Friday, February 5, 2010

My Lady

My name was Dullus Marius, stationed in Galillee,
I was a centurion, the toughest in the valley.
Of all strong, hate-filled men I was then the worst,
Now I fight for The Nazarean, but I saw her first.
I saw her only once and stopped to stare.
She was tall and stood straight, forthright and fair,
Fair, divinely fair, with spring blossoms woven
In dark honey hair, in smooth locks cloven.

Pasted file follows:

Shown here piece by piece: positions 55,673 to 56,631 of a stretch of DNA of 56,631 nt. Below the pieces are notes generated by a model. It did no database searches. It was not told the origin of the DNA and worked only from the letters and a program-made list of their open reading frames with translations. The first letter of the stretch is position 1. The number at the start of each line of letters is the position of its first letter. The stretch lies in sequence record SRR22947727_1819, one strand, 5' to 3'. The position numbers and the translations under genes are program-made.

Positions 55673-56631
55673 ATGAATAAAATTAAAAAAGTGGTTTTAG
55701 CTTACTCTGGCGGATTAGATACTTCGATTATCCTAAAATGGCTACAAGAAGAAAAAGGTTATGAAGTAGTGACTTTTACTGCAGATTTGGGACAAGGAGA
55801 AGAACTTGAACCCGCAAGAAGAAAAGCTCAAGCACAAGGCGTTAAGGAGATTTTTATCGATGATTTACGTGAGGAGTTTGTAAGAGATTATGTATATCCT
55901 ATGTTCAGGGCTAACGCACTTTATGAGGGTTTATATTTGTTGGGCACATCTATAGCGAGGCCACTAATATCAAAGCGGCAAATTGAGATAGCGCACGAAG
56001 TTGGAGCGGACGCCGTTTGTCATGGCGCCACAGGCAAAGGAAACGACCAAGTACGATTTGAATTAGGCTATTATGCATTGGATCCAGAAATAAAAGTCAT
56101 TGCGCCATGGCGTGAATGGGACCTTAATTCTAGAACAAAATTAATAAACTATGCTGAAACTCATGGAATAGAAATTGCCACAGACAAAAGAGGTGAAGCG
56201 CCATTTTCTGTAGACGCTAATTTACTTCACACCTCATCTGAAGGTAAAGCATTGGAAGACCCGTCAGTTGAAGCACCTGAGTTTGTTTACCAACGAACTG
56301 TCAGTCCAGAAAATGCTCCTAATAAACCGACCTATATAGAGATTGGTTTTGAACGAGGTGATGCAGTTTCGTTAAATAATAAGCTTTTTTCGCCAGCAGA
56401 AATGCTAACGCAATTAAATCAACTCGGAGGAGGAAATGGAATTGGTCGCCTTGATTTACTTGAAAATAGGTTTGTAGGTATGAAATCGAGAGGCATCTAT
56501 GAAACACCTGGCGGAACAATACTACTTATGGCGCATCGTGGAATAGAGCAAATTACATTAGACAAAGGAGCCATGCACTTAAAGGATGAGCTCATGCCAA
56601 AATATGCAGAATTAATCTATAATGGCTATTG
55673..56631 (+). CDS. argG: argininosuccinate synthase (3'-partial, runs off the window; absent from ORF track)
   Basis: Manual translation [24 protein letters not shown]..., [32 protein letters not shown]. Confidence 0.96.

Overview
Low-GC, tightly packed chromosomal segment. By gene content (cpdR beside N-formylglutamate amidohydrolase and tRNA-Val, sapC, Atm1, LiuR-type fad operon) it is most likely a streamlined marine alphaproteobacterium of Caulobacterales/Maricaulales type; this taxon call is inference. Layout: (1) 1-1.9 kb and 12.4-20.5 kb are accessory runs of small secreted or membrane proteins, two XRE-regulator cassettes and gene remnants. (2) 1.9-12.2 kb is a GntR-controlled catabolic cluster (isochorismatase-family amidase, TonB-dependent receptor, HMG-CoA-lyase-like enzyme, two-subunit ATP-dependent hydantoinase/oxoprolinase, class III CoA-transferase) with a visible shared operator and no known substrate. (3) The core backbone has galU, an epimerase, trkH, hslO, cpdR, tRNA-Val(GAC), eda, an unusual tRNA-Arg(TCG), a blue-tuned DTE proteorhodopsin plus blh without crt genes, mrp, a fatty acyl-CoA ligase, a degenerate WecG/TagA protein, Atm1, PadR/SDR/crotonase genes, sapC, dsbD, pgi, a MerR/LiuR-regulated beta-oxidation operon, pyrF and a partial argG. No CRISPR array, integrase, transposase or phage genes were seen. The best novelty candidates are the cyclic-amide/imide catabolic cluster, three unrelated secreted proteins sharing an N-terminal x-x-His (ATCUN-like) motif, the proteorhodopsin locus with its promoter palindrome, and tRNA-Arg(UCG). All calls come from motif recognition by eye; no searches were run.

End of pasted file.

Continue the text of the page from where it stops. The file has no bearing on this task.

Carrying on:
The loveliest work of His most divine art
With not the slightest evil in her heart.
The mother I never knew, the sister I never had,
The woman all men love. She was both sorrowful and glad.
Her eyes as deep as the starry midnight sky,
She turned full upon me as she passed by.
I bowed in deepest shame, and there and then
Swore myself her son, though I never saw her again.

This is an old poem, but among all of my poems it is still one of my favorites. It is even more Marian, and therefore more relevant, than when I wrote it.

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